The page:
When I was in college I used to be able to listen to all kinds of music while I studied, read, and wrote. Dance, alternative, vocals, instrumentals, whatever. I would sing along loudly and off-key while I composed a term paper into the raw hours of morning.
Now I cannot listen to any words other than those in my own head while I write. I can’t even hear noise or talking or laughing or coughing or anyone else existing! That’s why I pipe a constant stream of instrumental music into my headphones as I write. I try to match the music with the mood of what I am writing, but sometimes it just comes down to listening to what I am not yet sick of hearing. I’ve been collecting as much instrumental music as I can but I often run out of appropriate stuff.
The novel I’m currently writing involves the discovery of a fantasy world beyond the walls of an old house which at first seems fun, innocent, and full of wonder, but turns dark and sinister as the characters venture further into it. My most recent musical discovery that fits the mood of this story is Tomorrow’s Harvest, the newest album from Boards of Canada. (View a clip from the album below)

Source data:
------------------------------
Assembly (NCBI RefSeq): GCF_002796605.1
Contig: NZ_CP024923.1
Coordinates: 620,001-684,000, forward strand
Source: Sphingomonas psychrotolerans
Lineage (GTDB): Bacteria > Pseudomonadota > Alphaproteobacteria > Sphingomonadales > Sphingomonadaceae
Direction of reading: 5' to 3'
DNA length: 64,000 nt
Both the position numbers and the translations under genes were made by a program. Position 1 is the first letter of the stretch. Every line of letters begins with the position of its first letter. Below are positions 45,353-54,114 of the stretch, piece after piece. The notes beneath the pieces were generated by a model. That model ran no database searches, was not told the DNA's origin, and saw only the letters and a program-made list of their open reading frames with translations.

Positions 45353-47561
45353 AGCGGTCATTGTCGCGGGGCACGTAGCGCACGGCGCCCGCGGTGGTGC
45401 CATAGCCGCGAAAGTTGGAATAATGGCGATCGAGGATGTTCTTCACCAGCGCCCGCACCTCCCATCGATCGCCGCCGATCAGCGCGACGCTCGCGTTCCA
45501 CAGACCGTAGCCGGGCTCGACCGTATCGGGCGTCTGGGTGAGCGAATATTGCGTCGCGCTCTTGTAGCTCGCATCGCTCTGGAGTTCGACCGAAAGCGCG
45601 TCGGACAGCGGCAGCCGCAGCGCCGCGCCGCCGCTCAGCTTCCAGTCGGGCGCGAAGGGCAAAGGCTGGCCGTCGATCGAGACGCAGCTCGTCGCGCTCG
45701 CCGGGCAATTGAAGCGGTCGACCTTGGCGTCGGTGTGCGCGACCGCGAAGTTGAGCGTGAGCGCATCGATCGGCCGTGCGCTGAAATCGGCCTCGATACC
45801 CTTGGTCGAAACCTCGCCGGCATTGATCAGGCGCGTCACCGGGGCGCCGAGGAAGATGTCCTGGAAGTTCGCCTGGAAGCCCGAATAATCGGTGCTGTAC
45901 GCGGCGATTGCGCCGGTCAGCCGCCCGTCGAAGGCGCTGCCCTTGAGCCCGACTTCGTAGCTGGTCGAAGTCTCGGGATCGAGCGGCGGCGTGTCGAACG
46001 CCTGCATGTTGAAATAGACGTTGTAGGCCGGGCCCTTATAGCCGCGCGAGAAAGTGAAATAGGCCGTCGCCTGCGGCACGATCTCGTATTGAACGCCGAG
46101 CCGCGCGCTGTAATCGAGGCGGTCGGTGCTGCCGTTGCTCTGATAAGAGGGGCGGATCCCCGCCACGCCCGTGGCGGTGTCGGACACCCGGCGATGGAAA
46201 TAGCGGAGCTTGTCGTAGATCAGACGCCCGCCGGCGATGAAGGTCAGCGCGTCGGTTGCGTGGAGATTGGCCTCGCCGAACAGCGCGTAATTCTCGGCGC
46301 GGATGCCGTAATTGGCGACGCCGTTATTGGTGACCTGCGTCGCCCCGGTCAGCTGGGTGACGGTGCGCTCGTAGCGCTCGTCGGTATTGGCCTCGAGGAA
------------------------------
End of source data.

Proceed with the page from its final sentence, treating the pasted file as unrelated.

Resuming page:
Possibly the most perfect soundtrack to my novel, however, is the 1970 album Lord of the Rings by Bo Hansson. It is a prog rock concept album inspired by Tolkien’s novels. My novel isn’t exactly high fantasy in the Tolkien tradition, but the music evokes the dark fantasy atmosphere I am trying to capture. It triggers something in the depths of my brain that allows me to pull out a detailed colorful picture of this world, and I find myself listening to it on repeat (admittedly, it would be the perfect album to listen to while getting high).
The website Largehearted Boy has an interesting recurring feature called “Book Notes” in which authors will discuss the musical playlists they listened to while writing their novels. Two of my favorites are Swamplandia! by Karen Russell, and Arcadia by Lauren Groff.
When I get desperate for new stuff, I turn to Spotify (one can debate the merits or drawbacks of that particular service in a different space). Jason Boog of Galleycat has compiled a “Best Writing Music of 2013 So Far” Spotify list that has actually introduced me to some wonderful new sounds.
So what is the soundtrack to your writing?